Menu

Why Am I Not Losing Weight When I BreastFeed?

"They" say breastfeeding makes you skinny. Are "they" right?

Why Am I Not Losing Weight When I BreastFeed?

The relationship between breastfeeding and weight loss is an interesting saga. It’s a long-winded tale of “if you exclusively breastfeed your child, you’ll be sure to lose your weight by 12 months postpartum.”

However, that’s not always the case for everyone. The reason may have to do with how you produce breast milk. Some women produce milk in plenty for their little ones so they are able to nurse AND store milk. Some women produce just enough to feed their babies but eventually have to supplement. Some women have to exclusively pump because of difficulty with breastfeeding (due to plenty of reasons). And some women aren't able (or choose not to) breastfeed or pump at all.

FEATURED VIDEO

While there is a lot of advice floating around, it’s hard to figure out which advice is the most applicable to you. But if you're breastfeeding and not losing weight, it could be that are experiencing hypoplasia/insufficient glandular tissue (IGT). According to this article in the American Journal of Perinatology, if you have IGT, your body may have trouble producing adequate breast milk.

How exactly does this relate to weight loss?

For the most part, if you don't have trouble producing breast milk, and you choose to breastfeed or pump, your body will regulate weight loss and eventually return to a desired weight within 1 year postpartum.

However, some scientific studies suggest there is a relationship between prolactin (a hormone that stimulates the production of breast milk postpartum) and adipose (fat) tissue metabolism, which ultimately leads to weight loss.

Some women hang onto fat in order to produce breast milk, especially if producing milk is more difficult for their bodies. Some experts believe that "women who do not lactate [in greater amounts] may have greater difficulty mobilizing fat accumulated during pregnancy, resulting in greater retained gestational weight gain.”

For those women who aren't able to produce significant amounts of breast milk, weight loss can actually happen when the nursing cycle ends, rather than during the breastfeeding process. For those women, weaning signals to the body that you no longer need to produce breast milk -- and store the associated fat.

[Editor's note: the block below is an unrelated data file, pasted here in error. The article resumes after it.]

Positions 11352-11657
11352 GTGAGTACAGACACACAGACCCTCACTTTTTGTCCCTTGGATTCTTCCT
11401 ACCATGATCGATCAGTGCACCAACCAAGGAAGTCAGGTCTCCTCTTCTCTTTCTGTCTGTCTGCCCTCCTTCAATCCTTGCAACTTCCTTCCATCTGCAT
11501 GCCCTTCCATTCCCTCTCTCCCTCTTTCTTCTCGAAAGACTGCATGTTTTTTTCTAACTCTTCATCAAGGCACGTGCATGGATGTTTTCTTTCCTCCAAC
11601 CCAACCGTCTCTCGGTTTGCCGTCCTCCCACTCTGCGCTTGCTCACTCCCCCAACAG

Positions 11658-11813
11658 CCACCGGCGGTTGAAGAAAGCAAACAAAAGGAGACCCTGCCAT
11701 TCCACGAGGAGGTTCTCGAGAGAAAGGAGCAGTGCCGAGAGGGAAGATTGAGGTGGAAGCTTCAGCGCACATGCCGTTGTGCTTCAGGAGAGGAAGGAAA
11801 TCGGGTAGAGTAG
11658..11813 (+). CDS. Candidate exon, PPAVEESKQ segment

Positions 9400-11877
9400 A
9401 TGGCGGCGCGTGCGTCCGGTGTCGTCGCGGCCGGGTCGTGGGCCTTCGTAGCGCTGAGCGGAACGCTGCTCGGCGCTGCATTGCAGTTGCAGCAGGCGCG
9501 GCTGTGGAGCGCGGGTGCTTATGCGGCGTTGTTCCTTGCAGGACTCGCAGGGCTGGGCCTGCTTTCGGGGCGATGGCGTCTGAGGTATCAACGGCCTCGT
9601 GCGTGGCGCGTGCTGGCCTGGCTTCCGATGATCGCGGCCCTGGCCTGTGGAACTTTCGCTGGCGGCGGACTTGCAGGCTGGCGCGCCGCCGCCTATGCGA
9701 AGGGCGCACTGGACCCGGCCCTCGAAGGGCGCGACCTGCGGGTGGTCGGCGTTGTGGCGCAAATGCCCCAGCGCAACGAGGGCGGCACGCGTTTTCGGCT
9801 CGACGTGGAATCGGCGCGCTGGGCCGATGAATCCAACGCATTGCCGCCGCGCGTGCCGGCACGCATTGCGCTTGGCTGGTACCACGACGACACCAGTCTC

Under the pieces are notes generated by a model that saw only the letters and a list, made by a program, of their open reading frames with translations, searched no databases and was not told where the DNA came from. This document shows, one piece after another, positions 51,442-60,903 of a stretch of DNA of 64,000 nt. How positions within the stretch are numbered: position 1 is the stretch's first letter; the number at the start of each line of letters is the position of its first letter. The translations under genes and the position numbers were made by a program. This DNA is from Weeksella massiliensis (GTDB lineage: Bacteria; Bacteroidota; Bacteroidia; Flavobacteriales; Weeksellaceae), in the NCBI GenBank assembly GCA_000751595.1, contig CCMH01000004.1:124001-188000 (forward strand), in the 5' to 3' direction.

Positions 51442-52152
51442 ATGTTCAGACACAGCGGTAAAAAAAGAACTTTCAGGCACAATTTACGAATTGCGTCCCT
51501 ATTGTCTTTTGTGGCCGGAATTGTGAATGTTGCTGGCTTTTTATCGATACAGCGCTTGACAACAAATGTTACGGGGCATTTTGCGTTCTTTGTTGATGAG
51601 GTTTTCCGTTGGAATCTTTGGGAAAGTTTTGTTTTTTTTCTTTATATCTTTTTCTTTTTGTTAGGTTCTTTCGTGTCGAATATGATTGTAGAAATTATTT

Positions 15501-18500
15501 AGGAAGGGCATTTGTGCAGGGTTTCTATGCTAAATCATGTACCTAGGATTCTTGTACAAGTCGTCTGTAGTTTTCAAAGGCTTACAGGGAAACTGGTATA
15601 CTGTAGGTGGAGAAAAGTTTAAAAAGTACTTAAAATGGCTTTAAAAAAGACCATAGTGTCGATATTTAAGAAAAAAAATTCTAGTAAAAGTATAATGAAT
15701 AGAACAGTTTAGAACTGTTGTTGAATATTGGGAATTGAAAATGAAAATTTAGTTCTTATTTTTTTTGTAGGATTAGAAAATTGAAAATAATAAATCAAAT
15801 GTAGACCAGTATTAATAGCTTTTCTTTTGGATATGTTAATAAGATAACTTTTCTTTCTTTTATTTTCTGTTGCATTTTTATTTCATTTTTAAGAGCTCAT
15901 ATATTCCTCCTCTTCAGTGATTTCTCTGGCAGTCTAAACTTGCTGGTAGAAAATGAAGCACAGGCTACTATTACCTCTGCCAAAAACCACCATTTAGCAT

We know, weight loss postpartum is a struggle. But try not to let it influence your desire to breastfeed...or not. Do whatever is best for you. And know that even if you DO breastfeed or pump, it doesn’t necessarily mean you’ll lose the weight as fast as everyone says.

Image source.

I felt lost as a new mother, but babywearing helped me find myself again

I wish someone had told me before how special wearing your baby can be, even when you have no idea how to do it.

My first baby and I were alone in our Brooklyn apartment during a particularly cold spring with yet another day of no plans. My husband was back at work after a mere three weeks of parental leave (what a joke!) and all my friends were busy with their childless lives—which kept them too busy to stop by or check in (making me, at times, feel jealous).

It was another day in which I would wait for baby to fall asleep for nap number one so I could shower and get ready to attempt to get out of the house together to do something, anything really, so I wouldn't feel the walls of the apartment close in on me by the time the second nap rolled around. I would pack all the diapers and toys and pacifiers and pump and bottles into a ginormous stroller that was already too heavy to push without a baby in it .